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The Lewis Legacy-Issue 82, Autumn 1999

In the Footsteps of Original Article

I am fond of looking up novels on and reading random reviews,but I must say, that kind of anonymous forum is a real breeding ground for
mini-hoaxes. Peter Brooks, one of my professors at Yale, recently wrote a
novel. Out of curiosity I checked the reviews, and the headings of two of
them contained the names of people I recognized from Yale: one a fellow
grad student, supervised by Peter Brooks, and the other a junior professor
in my department, one of Brooks’ colleagues. The first review, supposedly
written by the grad student friend of mine, was favorable to the novel but
very stupidly and badly worded. The other was negative and extremely
derisive of Brooks (“if anyone is interested in the wet dreams of a Yale
literary critic, read this book” — that kind of thing). Well, I thought
both reviews were rather odd, but it never occurred to me to doubt that
they came from the people they purported to come from. Sometime later, I
mentioned casually to my friend that I had seen his review of Brooks’ novel
on, and well, you guessed it, he had never posted a review at
all. When he saw the reviews, he was quite upset. A harmless prank?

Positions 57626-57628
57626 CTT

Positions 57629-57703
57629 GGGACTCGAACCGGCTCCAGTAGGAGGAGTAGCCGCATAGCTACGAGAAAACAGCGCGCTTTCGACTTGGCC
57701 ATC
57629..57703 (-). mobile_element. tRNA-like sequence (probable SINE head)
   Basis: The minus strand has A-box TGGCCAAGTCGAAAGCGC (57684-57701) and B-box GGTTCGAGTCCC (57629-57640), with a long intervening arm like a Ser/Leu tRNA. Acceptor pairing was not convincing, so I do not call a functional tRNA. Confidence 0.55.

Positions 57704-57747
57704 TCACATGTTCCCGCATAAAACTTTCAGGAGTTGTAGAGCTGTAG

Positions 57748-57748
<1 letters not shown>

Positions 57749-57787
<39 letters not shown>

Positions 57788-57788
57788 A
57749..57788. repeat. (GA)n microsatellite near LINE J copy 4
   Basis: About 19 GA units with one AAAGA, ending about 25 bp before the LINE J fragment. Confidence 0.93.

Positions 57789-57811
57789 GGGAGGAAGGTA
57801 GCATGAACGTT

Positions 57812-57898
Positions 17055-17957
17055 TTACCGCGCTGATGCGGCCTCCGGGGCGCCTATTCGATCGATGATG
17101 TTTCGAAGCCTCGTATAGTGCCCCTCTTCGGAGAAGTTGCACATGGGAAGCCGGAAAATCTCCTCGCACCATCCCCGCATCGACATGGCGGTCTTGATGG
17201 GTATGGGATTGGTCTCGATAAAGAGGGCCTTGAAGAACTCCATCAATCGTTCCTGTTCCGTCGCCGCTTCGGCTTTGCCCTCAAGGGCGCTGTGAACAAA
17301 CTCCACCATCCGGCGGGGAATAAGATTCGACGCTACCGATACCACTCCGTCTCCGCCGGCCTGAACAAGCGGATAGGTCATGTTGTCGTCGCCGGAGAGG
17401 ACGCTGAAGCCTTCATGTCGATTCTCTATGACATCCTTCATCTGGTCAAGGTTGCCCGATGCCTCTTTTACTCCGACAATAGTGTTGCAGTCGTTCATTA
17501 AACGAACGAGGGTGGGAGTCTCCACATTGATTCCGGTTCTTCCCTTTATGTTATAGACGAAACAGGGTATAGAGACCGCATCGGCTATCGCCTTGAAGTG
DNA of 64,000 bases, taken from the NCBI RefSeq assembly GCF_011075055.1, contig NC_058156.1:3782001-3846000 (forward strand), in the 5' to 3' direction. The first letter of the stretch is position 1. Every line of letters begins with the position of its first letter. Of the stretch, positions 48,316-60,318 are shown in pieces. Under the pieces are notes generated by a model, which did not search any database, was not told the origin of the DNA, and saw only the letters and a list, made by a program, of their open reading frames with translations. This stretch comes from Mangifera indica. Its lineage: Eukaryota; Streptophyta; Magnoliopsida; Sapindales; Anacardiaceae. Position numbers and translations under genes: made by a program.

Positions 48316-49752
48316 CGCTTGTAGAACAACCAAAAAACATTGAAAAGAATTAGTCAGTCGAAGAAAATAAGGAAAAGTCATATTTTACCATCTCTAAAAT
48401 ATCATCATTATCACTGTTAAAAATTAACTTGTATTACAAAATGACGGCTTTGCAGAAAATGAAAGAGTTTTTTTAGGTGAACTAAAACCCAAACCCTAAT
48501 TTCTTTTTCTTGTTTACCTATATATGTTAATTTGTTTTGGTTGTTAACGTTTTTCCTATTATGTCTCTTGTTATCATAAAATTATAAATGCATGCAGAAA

Maybe, but if Peter Brooks had read the reviews and taken them at face
value, he might have thought less of one of his colleagues and one of his
own graduate students. Also, it’s troubling to think that some other person
at Yale, someone who knows my department well, would be malicious enough to
do something like that. Some time later I discovered that another friend of mine, a first-time novelist with a rather crazy sense of humor, was unhappy with his rating on and decided to post a lot of favorable reviews for his own novel (“I loved it — five stars!”). He then confessed what he had done in a very funny article, which was published in the web literary magazine Salon. He called it, “Dangers of the Amazon.”
Contributed by Chimene Bateman